According to the UNHCR, OIC countries hosted 18 million refugees by the end of 2010. Since then OIC members have absorbed refugees from other conflicts, including the uprising in Syria. In May 2012, the OIC addressed these concerns at the "Refugees in the Muslim World" conference in Ashgabat, Turkmenistan.[13]

Member states

A clickable Euler diagram showing the relationships between various multinational organisations within the Organisation of Islamic Cooperation (note that Syria is currently suspended from all organizations included in this diagram due to human rights abuses in the ongoing Syrian civil war).vde

The Organisation of Islamic Cooperation has 57 members, 56 of which are also member states of the United Nations, the exception being Palestine. Some members, especially in West Africa and South America, are—though with large Muslim populations—not necessarily Muslim majority countries. Bosnia and Herzegovina, the Central African Republic, Thailand, Russia, and Northern Cyprus (under the name "Turkish Cypriot State") are observer states, and other organisations and groups also participate as observers.[14]

The collective population of OIC member states is over 1.9 billion as of 2018.






The Parliamentary Union of the OIC Member States (PUOICM) was established in Iran in 1999, and its head office is situated in Tehran. Only OIC members are entitled to membership in the union.[16]

On 27 June 2007, then-United States President George W. Bush announced that the United States would establish an envoy to the OIC. Bush said of the envoy, "Our special envoy will listen to and learn from representatives from Muslim states, and will share with them America's views and values."[17] As of June 2015, Arsalan Suleman is acting special envoy. He was appointed on 13 February 2015.[18] In an investigation of the accuracy of a series of chain emails, reported that during the October 2003  April 2004 session of the General Assembly, 17 individual members of the OIC voted against the United States 88% of the time.[19]

The OIC, on 28 March 2008, joined the criticism of the film Fitna by Dutch lawmaker Geert Wilders, which features disturbing images of violent acts juxtaposed with alleged verses from the Quran.[20]

In March 2015, the OIC announced its support for the Saudi Arabian-led intervention in Yemen against the Shia Houthis.[21]

Israeli–Palestinian conflict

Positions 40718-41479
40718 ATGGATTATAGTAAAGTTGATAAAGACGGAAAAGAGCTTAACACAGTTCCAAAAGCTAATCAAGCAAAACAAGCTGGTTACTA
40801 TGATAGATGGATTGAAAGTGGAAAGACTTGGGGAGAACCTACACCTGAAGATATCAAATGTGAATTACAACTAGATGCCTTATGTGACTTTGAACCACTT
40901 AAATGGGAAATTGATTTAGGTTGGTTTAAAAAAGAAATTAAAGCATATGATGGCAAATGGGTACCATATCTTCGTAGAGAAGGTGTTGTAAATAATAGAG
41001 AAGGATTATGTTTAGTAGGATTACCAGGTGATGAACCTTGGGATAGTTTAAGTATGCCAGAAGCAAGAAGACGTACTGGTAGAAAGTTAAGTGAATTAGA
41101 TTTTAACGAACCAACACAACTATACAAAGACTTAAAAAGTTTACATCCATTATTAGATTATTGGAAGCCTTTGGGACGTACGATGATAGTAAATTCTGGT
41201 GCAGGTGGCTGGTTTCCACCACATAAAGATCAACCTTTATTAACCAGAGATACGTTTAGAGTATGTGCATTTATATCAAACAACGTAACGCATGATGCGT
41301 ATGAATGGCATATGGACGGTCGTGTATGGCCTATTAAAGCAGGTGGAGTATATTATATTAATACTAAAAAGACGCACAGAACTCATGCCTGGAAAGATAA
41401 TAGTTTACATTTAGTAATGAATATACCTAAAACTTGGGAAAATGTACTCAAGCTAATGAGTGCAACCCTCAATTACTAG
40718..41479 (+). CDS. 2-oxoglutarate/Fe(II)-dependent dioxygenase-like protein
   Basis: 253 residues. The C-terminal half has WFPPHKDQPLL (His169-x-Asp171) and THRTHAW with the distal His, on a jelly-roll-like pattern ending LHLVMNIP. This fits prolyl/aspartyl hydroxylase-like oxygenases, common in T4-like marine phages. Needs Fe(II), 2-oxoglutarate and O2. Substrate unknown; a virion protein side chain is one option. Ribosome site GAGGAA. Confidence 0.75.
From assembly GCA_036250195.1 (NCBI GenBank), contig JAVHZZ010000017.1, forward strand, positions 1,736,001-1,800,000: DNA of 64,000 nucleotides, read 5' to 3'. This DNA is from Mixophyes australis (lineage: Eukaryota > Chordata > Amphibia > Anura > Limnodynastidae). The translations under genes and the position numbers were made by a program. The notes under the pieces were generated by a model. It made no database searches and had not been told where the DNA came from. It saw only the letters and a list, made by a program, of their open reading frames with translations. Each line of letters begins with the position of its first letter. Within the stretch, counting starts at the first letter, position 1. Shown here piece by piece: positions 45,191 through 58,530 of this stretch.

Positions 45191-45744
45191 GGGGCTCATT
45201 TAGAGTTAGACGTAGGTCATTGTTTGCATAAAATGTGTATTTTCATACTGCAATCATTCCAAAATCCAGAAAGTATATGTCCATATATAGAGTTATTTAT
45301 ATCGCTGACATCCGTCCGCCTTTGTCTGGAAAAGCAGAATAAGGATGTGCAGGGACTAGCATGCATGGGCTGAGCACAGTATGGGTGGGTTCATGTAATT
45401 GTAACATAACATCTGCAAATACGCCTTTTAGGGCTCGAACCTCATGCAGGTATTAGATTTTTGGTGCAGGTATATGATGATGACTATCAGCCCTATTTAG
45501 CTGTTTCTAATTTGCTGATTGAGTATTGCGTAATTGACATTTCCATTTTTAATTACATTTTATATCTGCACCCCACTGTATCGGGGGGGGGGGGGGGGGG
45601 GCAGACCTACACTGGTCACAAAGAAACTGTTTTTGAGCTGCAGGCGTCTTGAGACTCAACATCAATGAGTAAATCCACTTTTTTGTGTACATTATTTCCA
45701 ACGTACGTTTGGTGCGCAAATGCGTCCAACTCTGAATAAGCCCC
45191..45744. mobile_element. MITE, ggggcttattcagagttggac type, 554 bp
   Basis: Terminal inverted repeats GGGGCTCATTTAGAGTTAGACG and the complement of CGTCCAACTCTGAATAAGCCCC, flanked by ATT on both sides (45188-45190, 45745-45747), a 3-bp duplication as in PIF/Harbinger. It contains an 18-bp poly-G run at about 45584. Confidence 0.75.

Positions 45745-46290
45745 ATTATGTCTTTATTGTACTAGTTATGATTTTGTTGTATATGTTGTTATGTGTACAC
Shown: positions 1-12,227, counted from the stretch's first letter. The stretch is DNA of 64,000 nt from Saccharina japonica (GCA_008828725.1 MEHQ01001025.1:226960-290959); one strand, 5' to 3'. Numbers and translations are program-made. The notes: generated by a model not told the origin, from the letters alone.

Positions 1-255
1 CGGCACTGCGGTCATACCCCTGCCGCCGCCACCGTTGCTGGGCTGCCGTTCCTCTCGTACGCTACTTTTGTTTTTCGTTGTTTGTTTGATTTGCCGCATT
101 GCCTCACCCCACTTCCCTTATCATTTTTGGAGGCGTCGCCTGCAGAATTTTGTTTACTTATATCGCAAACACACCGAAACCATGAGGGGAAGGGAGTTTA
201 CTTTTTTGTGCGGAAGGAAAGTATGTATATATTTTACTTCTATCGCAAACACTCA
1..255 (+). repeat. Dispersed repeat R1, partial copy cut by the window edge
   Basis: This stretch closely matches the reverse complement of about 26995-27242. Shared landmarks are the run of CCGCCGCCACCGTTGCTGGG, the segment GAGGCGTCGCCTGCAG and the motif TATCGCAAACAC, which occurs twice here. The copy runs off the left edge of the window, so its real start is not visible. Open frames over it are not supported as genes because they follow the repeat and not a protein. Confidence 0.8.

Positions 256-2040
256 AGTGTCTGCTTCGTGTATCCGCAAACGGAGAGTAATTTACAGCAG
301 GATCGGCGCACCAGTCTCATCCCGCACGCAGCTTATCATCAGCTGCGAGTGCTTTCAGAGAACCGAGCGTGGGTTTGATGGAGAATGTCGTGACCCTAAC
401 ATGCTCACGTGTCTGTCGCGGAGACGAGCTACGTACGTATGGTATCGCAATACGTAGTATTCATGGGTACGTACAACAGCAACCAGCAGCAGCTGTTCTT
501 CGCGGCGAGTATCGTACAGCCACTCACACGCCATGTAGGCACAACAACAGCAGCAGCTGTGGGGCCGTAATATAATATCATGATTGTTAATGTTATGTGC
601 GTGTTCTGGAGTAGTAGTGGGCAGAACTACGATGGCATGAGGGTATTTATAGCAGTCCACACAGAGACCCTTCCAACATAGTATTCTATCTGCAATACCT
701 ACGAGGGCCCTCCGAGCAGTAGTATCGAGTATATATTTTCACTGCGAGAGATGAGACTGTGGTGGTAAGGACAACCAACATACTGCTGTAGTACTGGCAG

The OIC supports a two-state solution to the Israeli–Palestinian conflict.

The OIC has called for boycott of Israeli products in effort to pressure Israel into ending the occupation of the Palestinian territories.[22][23]

There was a meeting in Conakry, Guinea, in 2013. Secretary-General Ekmeleddin Ihsanoglu said that foreign ministers would discuss the possibility of cutting ties with any state that recognised Jerusalem as the capital of Israel or that moves its embassy to its environs.[24]

In December 2017, the extraordinary meeting held to response Donald Trump's decision on recognizing Jerusalem, resulting "Istanbul Declaration on Freedom for Al Quds."[25]

In September 2019, the OIC condemned Benjamin Netanyahu's plans to annex the eastern portion of the occupied West Bank known as the Jordan Valley.[26]

Relationship with India

Islam is the second-largest religion in India after Hinduism, with over 200 million Muslims making up approximately 15% of the country's total population;[27][28] India has the largest Muslim population outside of Muslim-majority or Islamic states. However, India's relationship with Pakistan, the latter being an Islamic state, has been riddled with hostilities and armed conflict since the 1947 Partition of India. The poor relationship between the two states has had a direct impact on India–OIC relations due to Pakistan's status as a founding member of the organization. India has pushed for the OIC to accept it as a member state, arguing that Indian Muslims comprise 11% of the world's total Muslim population; Pakistan has staunchly opposed the entry of India into the organization.[29][30][31]

Pakistan has cited its conflict with India over the Kashmir region as the reason for its opposition, and frequently accuses India of perpetrating widespread human rights abuses against Kashmiris in the Indian-administered territory of Jammu and Kashmir, which has witnessed an ongoing militant uprising since the 1980s.[32] The OIC has been urged to press India on the Kashmir dispute, and has faced pushback from Indian officials for occasional references to Jammu and Kashmir as territory that is militarily occupied by India.[29] Historically, the Muslim world has largely lent its support to Pakistan over India during any armed conflicts between the two states. Despite these issues, the first OIC summit held in 1969 in Rabat did not address the Kashmir dispute, and granting India membership in the organization was discussed nonetheless. The head of the Indian delegation, the then ambassador to Morocco, also addressed the gathering at the summit. The erstwhile President of Pakistan, Yahya Khan, reportedly expressed mixed views towards the induction of India into the OIC as a full member. The Indian delegation, led by the then Indian President Fakhruddin Ali Ahmad, was scheduled to arrive at the summit but ultimately was not allowed in due to threats by Pakistan to boycott the event, leading to controversy. Differences between the two states led Pakistan to keep India out for the final session of the 1969 conference and all OIC summits thereafter.[33]